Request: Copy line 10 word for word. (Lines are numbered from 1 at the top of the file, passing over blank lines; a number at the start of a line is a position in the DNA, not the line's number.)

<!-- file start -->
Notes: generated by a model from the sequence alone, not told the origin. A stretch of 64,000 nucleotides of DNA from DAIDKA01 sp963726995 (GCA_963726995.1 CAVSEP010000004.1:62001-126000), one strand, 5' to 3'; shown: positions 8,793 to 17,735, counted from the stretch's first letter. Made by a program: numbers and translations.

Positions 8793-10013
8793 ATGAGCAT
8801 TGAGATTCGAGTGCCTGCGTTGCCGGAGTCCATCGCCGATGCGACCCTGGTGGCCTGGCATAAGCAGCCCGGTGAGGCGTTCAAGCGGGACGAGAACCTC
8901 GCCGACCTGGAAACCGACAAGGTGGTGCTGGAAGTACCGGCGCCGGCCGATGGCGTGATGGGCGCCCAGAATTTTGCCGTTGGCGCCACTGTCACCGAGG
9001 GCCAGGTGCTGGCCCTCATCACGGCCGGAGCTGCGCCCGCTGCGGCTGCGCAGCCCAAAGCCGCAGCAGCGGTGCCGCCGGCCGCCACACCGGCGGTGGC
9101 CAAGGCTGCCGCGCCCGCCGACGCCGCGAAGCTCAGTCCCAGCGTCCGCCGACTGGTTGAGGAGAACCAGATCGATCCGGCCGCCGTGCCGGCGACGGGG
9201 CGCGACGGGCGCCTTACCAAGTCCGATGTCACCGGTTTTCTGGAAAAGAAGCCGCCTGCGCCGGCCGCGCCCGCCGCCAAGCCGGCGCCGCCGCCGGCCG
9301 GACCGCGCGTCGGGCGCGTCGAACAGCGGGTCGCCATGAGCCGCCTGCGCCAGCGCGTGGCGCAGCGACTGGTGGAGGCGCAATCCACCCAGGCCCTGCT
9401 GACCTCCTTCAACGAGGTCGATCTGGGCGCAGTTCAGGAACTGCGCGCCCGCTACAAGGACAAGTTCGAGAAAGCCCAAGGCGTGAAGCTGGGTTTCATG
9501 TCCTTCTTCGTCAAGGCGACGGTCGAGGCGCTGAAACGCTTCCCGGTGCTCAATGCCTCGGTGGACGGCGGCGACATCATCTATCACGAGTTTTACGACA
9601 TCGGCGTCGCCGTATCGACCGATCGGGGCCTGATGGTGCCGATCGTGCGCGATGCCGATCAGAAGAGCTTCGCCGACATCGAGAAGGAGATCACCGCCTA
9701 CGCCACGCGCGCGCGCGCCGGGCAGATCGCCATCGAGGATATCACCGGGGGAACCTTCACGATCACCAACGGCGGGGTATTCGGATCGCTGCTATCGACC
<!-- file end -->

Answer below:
9401 GACCTCCTTCAACGAGGTCGATCTGGGCGCAGTTCAGGAACTGCGCGCCCGCTACAAGGACAAGTTCGAGAAAGCCCAAGGCGTGAAGCTGGGTTTCATG